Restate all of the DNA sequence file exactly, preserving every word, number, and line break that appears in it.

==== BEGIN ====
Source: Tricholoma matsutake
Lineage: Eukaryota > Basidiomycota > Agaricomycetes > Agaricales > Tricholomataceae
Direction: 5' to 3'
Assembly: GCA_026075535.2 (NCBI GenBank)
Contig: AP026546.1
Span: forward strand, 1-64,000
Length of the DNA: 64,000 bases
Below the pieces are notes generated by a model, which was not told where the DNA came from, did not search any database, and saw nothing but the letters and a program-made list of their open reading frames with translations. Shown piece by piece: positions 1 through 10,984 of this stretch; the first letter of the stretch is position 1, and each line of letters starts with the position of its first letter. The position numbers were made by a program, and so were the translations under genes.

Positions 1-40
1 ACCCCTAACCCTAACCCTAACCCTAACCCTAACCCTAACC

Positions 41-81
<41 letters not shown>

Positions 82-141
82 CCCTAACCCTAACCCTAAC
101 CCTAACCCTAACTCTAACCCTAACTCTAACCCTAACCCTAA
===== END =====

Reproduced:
Source: Tricholoma matsutake
Lineage: Eukaryota > Basidiomycota > Agaricomycetes > Agaricales > Tricholomataceae
Direction: 5' to 3'
Assembly: GCA_026075535.2 (NCBI GenBank)
Contig: AP026546.1
Span: forward strand, 1-64,000
Length of the DNA: 64,000 bases
Below the pieces are notes generated by a model, which was not told where the DNA came from, did not search any database, and saw nothing but the letters and a program-made list of their open reading frames with translations. Shown piece by piece: positions 1 through 10,984 of this stretch; the first letter of the stretch is position 1, and each line of letters starts with the position of its first letter. The position numbers were made by a program, and so were the translations under genes.

Positions 1-40
1 ACCCCTAACCCTAACCCTAACCCTAACCCTAACCCTAACC

Positions 41-81
<41 letters not shown>

Positions 82-141
82 CCCTAACCCTAACCCTAAC
101 CCTAACCCTAACTCTAACCCTAACTCTAACCCTAACCCTAA